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The world is on the brink of apocalypse. Zero Day has come.
The only thing more terrifying than millions of spiders is the realization that those spiders work as one. But among the government, there is dissent: do we try to kill all of the spiders, or do we gamble on Professor Guyer's theory that we need to kill only the queens?
For President Stephanie Pilgrim, it's an easy answer. She's gone as far as she can - more than two dozen American cities hit with tactical nukes, the country torn asunder - and the only answer is to believe in Professor Guyer. Unfortunately, Ben Broussard and the military men who follow him don't agree, and Pilgrim, Guyer, and the loyal members of the government have to flee, leaving the question: what's more dangerous, the spiders or ourselves?
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By S. Yates on 05-01-18
Entertaining trilogy, the dog lives
While not perfect or profound, this is still an extremely satisfying end to the action- and spider-packed trilogy. As in the first two books, this final entry is briskly paced and benefits from the wide cast of characters to add scope, intimacy, and meaning, elevating the book from the shallower B-movie creature features that this is so reminiscent of. And George Newbern remains an excellent narrator.
When we last were in this spider infested future world, humanity was on a precipice. A second wave of spiders had struck, President Pilgrim ordered the tactical nuking of infested American cities and then the fracturing of America itself via the Spanish Protocol. The characters we had come to know were spread across the country, with problems big and small to contend with, ranging from mere survival to contriving a way to save humanity itself. And the various points of view offered by Boone were not all human, we also were privy to minds of the spiders, and knew something terrible was to come.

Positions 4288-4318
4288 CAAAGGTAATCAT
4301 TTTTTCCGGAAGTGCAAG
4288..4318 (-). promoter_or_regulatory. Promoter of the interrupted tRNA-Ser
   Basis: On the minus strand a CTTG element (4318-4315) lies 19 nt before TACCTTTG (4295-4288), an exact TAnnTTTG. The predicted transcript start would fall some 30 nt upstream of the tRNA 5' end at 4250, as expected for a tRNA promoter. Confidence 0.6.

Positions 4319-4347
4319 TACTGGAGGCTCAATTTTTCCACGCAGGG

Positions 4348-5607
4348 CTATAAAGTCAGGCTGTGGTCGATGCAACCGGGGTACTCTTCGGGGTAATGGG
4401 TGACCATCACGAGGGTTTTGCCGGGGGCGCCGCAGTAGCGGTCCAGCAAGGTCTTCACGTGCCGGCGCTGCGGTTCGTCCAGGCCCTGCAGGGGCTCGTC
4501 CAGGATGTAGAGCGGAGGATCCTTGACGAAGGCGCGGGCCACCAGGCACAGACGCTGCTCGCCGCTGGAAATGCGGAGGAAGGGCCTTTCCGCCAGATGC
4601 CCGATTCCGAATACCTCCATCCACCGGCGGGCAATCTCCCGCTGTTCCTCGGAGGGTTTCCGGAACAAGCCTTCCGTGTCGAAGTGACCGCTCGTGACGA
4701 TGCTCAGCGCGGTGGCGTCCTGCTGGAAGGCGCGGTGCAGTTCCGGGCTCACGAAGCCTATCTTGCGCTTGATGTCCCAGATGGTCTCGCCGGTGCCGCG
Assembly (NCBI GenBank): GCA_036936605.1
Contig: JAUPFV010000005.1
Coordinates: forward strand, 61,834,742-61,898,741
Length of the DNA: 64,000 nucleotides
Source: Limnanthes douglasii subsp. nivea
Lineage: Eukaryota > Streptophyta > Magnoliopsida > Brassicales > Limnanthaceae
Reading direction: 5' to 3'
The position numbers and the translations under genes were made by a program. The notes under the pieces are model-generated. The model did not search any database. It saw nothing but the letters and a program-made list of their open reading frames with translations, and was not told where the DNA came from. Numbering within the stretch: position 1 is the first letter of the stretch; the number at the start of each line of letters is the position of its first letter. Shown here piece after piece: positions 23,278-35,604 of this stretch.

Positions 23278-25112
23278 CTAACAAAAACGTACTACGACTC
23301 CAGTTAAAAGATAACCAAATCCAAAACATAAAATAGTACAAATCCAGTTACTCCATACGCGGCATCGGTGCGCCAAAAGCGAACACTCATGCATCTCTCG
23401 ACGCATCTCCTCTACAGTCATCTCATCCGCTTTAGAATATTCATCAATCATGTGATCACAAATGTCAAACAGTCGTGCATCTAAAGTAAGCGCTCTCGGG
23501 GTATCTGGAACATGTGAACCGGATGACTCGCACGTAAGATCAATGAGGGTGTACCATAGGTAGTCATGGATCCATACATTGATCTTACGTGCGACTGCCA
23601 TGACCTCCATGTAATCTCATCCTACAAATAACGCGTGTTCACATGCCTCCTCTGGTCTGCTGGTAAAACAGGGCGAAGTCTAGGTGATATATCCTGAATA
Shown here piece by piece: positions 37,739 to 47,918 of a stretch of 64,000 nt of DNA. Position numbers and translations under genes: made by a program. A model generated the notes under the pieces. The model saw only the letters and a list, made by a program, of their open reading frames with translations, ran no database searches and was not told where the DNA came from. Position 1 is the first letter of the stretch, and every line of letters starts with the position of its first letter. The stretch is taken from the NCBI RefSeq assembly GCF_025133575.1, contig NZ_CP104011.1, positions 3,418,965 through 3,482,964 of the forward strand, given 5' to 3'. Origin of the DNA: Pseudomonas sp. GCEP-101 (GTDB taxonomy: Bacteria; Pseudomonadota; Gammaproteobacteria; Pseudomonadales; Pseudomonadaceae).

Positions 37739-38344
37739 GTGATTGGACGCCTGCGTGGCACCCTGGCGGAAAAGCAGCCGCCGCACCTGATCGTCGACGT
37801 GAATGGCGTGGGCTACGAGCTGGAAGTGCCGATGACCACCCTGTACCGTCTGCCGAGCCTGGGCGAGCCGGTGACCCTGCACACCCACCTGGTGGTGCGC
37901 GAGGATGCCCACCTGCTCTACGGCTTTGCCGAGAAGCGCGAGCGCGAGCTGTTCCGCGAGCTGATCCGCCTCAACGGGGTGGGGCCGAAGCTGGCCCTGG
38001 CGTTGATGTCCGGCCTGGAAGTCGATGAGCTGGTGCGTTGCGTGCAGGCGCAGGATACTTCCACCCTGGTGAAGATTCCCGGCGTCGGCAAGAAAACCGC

Boone plunges readers back into the thick of the action, and things go from bad to worse. Tensions rise in the government, and there are differing opinions on how best to combat the threat with a rift opening between the executive branch and the military. All the while the scientists are racing to figure out how the spiders operate in an effort to head off the existential threat.
Dialog remains snappy, deaths gruesome, small insights into character and humanity shine here and there, and the suspense grows. Boone chooses to write this final entry leaving much unsaid and undescribed, setting up set pieces and letting the reader fill in the blanks. It isn't that the reader has to guess what likely happened--he often leads the reader through a series of events and encounters, with a climactic decision or statement made, then the point of view abruptly shifts. This lends the narrative even greater speed, but also makes portions feel rushed. The book is not incredibly long, and I think more than a few readers would have enjoyed more elaboration from Boone and would have forgiven a few extra pages.
All in all, though, the book is incredibly fun and Boone treats the readers to an epilogue that happily ties up a number of loose ends. This apes movies where in the closing credits we find out what happened next to the main characters. Boone does not deny his readers the comfort of knowing how our favorite characters fared in this new world, and happily they have fared well. A truly entertaining trilogy, not for those who dislike gore with their action, but worth the time for those who like a ton of action, characters to root for, and loose ends firmly tied. Oh, and one spoiler worth giving: Claymore (the dog) lives.
1 of 1 people found this review helpful
By Murphy on 03-09-18
Bought the first one by accident and I almost returned it, I decided to to listen to the first chapter and that was it. Even If you hate spiders you might want to check this book out, and if you love mysteries and apocalypse stories you should definitely read this, you won’t be disappointed.
1 of 1 people found this review helpful